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When we hear the word nasality, we tend to think of New York City and her 5 boroughs. Excessive nasality is not limited just to New Yorkers though. I have found various forms of nasality common in certain pockets of both the United States and Canada.
If you are from Philadelphia, Detroit, or Mississauga (Ontario), there is a good chance that both your long e (he) and long a (day) sounds are enunciated through your nose. If you live in the Midwest, it is likely that you send your short a sound (gas) through your nasal passages; and, if you hail from Texas, you probably have a twang, sending many of your non-nasal sounds where they do not belong.
In the English language, there are only three sounds that should vibrate in your nose and they are referred to as your nasals: the m, the n, and the ng sounds. What this means is that any word you say with any of those letters or sounds will vibrate in your nose to some degree. Words like, Maine, plan, and ring.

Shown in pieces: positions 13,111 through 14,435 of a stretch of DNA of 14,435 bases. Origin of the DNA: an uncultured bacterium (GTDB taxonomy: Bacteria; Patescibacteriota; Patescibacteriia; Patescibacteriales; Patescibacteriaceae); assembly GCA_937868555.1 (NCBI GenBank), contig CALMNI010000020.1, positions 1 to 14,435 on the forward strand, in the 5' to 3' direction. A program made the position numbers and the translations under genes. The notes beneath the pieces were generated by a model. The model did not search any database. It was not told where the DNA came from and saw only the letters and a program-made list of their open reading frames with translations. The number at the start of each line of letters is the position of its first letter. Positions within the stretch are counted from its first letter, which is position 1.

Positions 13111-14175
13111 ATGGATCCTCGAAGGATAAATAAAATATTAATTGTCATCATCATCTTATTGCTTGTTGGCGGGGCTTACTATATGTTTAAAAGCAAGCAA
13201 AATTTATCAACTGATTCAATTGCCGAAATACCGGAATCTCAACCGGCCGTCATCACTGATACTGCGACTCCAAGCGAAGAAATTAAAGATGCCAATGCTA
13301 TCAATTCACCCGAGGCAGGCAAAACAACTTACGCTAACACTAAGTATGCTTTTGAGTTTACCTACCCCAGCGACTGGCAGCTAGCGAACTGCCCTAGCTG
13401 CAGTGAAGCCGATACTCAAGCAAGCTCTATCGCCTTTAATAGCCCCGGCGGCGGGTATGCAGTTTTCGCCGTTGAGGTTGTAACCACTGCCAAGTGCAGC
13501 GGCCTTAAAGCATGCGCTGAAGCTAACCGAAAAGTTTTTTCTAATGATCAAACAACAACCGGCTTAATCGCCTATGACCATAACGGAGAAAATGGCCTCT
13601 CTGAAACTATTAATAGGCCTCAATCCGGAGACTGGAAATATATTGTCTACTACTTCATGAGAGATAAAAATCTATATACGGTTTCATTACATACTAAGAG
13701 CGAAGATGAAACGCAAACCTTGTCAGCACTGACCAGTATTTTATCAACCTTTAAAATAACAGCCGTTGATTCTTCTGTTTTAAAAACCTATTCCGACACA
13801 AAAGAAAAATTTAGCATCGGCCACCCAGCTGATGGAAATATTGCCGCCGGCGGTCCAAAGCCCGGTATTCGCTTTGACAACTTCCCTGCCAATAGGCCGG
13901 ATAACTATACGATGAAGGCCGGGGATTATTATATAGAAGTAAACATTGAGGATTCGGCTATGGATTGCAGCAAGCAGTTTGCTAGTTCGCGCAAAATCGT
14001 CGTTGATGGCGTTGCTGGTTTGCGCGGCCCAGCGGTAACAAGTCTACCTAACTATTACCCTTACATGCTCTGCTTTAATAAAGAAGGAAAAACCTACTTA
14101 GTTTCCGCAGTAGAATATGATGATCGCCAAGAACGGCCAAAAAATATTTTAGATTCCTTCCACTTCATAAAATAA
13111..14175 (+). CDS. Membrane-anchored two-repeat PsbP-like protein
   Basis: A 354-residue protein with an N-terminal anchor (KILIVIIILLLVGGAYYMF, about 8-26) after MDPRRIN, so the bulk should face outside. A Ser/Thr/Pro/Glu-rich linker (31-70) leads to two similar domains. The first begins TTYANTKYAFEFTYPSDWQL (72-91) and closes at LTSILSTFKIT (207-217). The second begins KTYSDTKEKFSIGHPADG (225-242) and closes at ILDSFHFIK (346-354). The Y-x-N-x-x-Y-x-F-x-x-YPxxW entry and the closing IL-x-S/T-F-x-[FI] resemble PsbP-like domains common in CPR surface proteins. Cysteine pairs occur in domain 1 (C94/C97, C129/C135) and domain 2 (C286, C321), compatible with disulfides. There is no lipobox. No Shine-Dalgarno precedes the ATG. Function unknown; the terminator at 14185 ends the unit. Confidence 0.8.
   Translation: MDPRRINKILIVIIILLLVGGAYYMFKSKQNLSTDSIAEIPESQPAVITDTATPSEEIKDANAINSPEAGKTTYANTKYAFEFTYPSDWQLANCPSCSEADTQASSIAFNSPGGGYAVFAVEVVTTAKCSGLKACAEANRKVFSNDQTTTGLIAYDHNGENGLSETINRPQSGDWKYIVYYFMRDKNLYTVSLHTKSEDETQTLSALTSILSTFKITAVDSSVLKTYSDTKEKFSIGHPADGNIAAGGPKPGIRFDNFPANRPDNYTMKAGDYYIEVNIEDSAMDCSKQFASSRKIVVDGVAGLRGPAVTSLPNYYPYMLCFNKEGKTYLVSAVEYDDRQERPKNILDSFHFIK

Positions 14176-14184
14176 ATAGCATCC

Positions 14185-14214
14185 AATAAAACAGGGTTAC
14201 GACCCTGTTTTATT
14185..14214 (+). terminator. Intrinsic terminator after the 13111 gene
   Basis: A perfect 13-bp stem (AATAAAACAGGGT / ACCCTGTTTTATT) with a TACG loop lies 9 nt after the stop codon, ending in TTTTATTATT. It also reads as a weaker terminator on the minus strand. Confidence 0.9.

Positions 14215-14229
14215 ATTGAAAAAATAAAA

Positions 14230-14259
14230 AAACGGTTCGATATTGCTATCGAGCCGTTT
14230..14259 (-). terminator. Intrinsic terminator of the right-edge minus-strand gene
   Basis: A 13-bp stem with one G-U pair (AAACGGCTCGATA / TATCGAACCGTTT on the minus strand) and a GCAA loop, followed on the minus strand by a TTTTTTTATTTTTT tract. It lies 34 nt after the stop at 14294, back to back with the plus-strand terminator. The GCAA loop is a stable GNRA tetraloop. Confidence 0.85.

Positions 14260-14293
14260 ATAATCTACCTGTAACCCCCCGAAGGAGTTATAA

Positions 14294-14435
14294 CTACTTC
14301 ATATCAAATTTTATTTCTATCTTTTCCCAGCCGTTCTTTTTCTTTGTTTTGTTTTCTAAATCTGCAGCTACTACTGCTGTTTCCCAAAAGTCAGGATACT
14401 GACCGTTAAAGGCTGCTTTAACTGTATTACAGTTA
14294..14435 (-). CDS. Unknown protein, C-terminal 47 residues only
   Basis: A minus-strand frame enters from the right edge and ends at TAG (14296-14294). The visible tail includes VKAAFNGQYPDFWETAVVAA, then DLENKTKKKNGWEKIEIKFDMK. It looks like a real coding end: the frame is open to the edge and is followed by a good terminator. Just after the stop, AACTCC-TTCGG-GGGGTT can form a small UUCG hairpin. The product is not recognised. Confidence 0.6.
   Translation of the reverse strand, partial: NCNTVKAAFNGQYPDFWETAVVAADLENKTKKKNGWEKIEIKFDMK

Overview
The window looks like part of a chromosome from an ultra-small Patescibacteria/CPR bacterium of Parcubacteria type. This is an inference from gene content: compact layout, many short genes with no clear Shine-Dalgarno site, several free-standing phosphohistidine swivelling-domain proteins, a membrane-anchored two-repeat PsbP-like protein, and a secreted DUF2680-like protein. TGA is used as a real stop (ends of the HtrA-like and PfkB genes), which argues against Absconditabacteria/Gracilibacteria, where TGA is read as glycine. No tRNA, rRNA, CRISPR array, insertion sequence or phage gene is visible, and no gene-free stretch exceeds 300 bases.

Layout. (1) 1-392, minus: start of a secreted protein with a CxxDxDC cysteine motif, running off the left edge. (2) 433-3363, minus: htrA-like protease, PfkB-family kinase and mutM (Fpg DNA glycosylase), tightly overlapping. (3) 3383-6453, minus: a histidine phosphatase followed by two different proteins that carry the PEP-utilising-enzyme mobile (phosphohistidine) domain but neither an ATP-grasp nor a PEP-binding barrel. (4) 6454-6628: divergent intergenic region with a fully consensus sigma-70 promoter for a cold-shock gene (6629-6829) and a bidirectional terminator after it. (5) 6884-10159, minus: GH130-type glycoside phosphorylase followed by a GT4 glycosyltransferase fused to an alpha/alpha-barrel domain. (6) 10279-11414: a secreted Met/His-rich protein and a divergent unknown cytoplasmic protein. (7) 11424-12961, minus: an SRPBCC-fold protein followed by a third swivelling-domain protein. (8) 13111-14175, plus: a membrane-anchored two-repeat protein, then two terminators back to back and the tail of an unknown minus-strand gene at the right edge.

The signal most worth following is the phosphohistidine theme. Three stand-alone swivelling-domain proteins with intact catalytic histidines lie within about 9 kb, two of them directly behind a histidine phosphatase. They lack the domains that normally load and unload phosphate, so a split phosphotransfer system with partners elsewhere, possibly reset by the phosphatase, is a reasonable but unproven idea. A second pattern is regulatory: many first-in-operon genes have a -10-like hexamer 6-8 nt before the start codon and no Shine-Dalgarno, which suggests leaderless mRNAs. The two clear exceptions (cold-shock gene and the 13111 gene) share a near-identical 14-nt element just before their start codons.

The problem with excessive nasality is that you are sending more than your ‘nasals’ through your nose and that is why you may have a whiny sound or a twang.
The good news is that nasality can be eliminated with a bit of practice and the retraining of your inner ear.
To see if you are nasal, place a finger on each side of your nose very gently. No pressure. Say the word believe. Did you feel any vibration? Again, just grazing your nose with your fingers, say the word away. Did you vibrate? Now say the word and. Any vibration?
If your nose vibrated on any of the three examples above, you have some nasal issues. If you vibrated on all three sounds, you have serious nasal issues.
In the video clip below, you will hear how Katie eliminated her nasal twang once she began powering her voice from her chest cavity.
Watch Katie's Before & After. Notice how much less